Aqua Security 3.0 provides new capabilities to help organizations protect Kubernetes container workloads as well as new modes of container deployment, including the AWS Fargate service.
Aqua Security launched version 3.0 of its namesake container security platform on March 7, refocusing the product on providing Kubernetes cloud-native enterprise security controls.
Aqua originally focused on just Docker container deployments, but with the new 3.0 update it is providing a series of capabilities that are aligned with Kubernetes deployments. Kubernetes provides container orchestration capabilities and has also been embraced by Docker Inc., which now also integrates Kubernetes as an option for its users.
Looking beyond just Kubernetes, Aqua 3.0 also has a new capability called the MicroEnforcer, which is aimed at emerging forms of lightweight container deployments, such as the AWS Fargate service.
“Over the last few years we had Docker as a focus,” Amir Jerbi, co-founder and CTO of Aqua Security, told eWEEK. “In the last year, we have seen a shift in the market where more and more people are using Kubernetes and there is a great need for tools that will add value on top of what Kubernetes offers.”
Aqua released its first container security platform in May 2016, providing runtime protection for containers. The Aqua 2.0 release debuted in February 2017, delivering an expanded set of container security capabilities, including application container traffic segmentation and support for secrets management. As a company, Aqua has raised a total of $38.5 million in venture capital funding, including a $25 million Series B round of funding that closed in September 2017.
The protections available in Aqua 3.0 aren’t just a shift in name to Kubernetes; they also represent a shift in how certain security functions are enabled. For example, Jerbi said that for user access control, which defines which users can perform various actions, things are done differently in Docker than with Kubernetes. Jerbi explained that Docker user access control is done at a low level with a Docker command. In contrast, he said that with Kubernetes, Aqua is providing user access control at the API level.
“We moved the security layer to a higher level to be more aligned with the way Kubernetes works, which allows us to protect different types of resources,” he said. “We can protect Kubernetes services and daemon sets and not just the containers.”
Kubernetes has included a role-based access control (RBAC) capability since the 1.8 release, which debuted in September 2017. Jerbi said Aqua plugs into Kubernetes native dynamic admission control capabilities, which allow external security vendors to provide an additional layer of security.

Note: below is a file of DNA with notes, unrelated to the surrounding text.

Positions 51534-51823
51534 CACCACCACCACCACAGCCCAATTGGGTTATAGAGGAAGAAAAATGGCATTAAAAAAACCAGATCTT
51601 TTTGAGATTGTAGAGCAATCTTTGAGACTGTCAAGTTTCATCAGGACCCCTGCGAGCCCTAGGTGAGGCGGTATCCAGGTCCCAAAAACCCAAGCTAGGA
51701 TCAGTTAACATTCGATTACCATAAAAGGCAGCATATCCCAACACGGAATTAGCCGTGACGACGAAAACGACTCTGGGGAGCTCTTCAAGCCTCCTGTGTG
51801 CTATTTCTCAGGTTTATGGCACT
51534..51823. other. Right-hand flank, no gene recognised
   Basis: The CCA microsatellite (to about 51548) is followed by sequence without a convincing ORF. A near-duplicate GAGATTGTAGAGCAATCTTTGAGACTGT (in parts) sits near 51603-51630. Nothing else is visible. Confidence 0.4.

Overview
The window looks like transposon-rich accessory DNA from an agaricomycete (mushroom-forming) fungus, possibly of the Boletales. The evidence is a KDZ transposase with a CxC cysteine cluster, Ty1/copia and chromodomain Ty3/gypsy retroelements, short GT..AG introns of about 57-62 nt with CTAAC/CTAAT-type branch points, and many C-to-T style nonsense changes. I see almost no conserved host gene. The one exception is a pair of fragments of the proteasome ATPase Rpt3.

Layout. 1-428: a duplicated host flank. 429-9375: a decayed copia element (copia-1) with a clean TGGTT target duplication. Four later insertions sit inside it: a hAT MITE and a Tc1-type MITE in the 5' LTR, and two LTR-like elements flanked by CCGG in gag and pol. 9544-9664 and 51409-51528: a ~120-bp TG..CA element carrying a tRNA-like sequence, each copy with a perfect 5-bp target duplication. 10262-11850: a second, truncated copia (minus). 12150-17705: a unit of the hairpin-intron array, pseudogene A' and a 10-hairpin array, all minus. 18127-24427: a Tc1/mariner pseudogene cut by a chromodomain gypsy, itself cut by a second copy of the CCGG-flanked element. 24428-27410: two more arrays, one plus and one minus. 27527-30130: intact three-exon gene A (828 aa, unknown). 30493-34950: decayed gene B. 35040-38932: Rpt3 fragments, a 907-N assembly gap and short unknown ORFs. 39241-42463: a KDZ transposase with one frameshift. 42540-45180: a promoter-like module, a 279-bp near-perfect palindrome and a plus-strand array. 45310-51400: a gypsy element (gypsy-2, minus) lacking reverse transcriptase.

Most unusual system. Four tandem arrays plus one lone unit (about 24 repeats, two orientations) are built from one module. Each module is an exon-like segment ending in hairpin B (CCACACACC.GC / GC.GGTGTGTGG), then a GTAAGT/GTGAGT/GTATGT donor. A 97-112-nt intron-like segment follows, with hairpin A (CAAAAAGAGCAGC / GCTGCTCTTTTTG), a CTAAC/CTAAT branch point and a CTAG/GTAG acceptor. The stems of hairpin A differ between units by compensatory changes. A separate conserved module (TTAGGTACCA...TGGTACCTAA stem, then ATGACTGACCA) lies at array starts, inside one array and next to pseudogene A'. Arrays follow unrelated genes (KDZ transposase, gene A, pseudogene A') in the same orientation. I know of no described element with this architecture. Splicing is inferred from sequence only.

Networking is also handled a little differently in Kubernetes than it has been typically done in Docker. Kubernetes has an abstraction known as the Container Networking Interface (CNI), into which different container networking technology can integrate.
“The integration with CNI allows us to create nano-segmentation,” Jerbi said. “Unlike Docker where you don’t have a lot of segmentation option, with Kubernetes there are different services and a lot of ways to group together applications.”
As such, Jerbi explained that an Aqua 3.0 user can choose to segment an application running in a specific namespace segment to make sure that it will never connect to another application running in a different namespace.
Among the many different ways that Kubernetes is being deployed today is the AWS Fargate cloud service that provides a serverless approach to running containers. Fargate enables organizations to run containers without the need to manage servers or clusters.
To help protect AWS Fargate-based container deployments, Aqua is introducing its new MicroEnforcer model. With the typical Aqua deployment, what is known as a container “side-car” is deployed on every node, according to Jerbi. The side-car is a container that acts to protect other containers that run on the same host node.
“The problem with Fargate is there is no node, so you have to add the enforcement point together with the application,” he said. “So we allow organizations to package the MicroEnforcer directly into the application container image.”
Jerbi added that as part of the application container image, the MicroEnforcer protection will travel with the container wherever it is deployed. The MicroEnforcer also provides encryption to the container image, further protecting the data within an image.
Aside from its commercial platform, Aqua is also the leader of the open-source Kube-bench project, which provides a set of checks to make sure that Kubernetes is deployed in compliance with security best practices. As part of the Aqua 3.0 platform, Jerbi said Kube-Bench is now directly integrated inside of the product.
“We’ve also put additional capabilities on top of Kube-Bench in Aqua 3.0, including the ability to aggregate results across a cluster as well as the ability to generate reports,” he said.
In addition, Jerbi noted that Aqua 3.0 provides compliance templates for Payment Card Industry Data Security Standard (PCI-DSS) and Health Insurance Portability and Accountability Act (HIPAA) compliance regimes.
The market for container security vendors is a competitive one, with multiple firms all aiming to grow market share. Among the startup vendors in the space are Twistlock, Capsule8, Neuvector, StackRox and LayeredInsight.
Jerbi said Aqua aims to differentiate itself from the competition by investing in the entire lifecycle of container security, from development to production deployment.
“From our perspective, we want to make sure we’re providing customers with security consistency regardless of which cloud-native tool they choose,” Jerbi said.
Sean Michael Kerner is a senior editor at eWEEK and InternetNews.com. Follow him on Twitter @TechJournalist.